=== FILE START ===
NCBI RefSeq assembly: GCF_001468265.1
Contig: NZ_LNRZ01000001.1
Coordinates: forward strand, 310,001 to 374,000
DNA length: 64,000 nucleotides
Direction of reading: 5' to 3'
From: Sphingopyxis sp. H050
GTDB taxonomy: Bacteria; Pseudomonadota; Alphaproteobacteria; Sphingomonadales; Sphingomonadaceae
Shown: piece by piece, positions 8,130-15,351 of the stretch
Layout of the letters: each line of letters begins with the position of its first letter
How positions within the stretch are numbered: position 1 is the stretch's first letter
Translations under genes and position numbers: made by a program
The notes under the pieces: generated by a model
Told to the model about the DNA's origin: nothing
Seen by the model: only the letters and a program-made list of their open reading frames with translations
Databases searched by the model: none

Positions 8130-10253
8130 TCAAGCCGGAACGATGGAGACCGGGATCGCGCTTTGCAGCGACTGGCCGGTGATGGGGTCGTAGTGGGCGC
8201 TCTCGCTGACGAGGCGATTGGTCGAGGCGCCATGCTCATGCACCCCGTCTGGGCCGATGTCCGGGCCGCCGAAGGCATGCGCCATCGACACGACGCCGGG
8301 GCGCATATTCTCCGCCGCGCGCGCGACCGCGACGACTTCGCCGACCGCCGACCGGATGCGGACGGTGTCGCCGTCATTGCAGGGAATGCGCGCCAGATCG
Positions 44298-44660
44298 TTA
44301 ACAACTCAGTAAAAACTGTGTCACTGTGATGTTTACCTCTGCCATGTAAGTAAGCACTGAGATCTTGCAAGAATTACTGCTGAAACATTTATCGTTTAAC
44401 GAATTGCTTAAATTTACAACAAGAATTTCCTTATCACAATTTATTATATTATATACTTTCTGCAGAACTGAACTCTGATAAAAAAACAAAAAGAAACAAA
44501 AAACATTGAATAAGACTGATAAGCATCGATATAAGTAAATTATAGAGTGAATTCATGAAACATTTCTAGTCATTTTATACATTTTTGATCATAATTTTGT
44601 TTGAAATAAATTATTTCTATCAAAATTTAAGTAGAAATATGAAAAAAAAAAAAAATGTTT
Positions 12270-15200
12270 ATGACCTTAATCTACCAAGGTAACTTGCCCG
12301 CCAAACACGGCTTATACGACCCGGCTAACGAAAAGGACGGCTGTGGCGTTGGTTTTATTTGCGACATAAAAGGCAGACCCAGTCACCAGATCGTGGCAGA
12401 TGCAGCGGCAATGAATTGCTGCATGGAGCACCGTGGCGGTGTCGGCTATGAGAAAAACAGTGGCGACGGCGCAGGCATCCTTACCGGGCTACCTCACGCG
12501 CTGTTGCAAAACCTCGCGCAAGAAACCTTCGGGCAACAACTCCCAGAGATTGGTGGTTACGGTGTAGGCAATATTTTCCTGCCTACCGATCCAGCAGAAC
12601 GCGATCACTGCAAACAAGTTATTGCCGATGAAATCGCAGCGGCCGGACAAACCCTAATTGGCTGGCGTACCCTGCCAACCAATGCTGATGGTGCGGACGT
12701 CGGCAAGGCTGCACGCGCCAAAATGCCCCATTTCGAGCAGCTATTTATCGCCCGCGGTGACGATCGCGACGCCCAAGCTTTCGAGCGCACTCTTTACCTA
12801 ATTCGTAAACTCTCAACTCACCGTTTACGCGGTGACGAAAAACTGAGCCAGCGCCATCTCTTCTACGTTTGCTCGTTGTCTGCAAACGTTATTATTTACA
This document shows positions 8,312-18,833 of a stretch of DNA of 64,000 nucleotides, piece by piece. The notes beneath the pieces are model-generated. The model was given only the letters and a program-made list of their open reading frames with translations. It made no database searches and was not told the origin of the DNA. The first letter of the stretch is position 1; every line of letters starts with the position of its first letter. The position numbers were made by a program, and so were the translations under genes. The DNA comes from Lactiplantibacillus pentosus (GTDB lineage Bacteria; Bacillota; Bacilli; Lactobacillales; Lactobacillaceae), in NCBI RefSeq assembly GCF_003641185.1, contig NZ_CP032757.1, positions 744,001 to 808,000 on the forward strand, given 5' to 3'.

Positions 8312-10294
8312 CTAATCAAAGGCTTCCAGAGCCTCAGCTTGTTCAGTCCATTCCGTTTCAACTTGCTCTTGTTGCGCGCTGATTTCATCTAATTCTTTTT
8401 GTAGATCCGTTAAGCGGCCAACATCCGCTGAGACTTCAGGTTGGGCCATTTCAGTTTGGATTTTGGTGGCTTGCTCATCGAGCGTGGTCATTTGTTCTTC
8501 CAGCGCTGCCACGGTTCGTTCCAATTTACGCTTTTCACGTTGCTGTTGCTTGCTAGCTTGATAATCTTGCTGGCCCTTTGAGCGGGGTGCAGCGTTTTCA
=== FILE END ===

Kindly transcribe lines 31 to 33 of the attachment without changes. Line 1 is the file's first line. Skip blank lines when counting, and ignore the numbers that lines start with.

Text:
12601 GCGATCACTGCAAACAAGTTATTGCCGATGAAATCGCAGCGGCCGGACAAACCCTAATTGGCTGGCGTACCCTGCCAACCAATGCTGATGGTGCGGACGT
12701 CGGCAAGGCTGCACGCGCCAAAATGCCCCATTTCGAGCAGCTATTTATCGCCCGCGGTGACGATCGCGACGCCCAAGCTTTCGAGCGCACTCTTTACCTA
12801 ATTCGTAAACTCTCAACTCACCGTTTACGCGGTGACGAAAAACTGAGCCAGCGCCATCTCTTCTACGTTTGCTCGTTGTCTGCAAACGTTATTATTTACA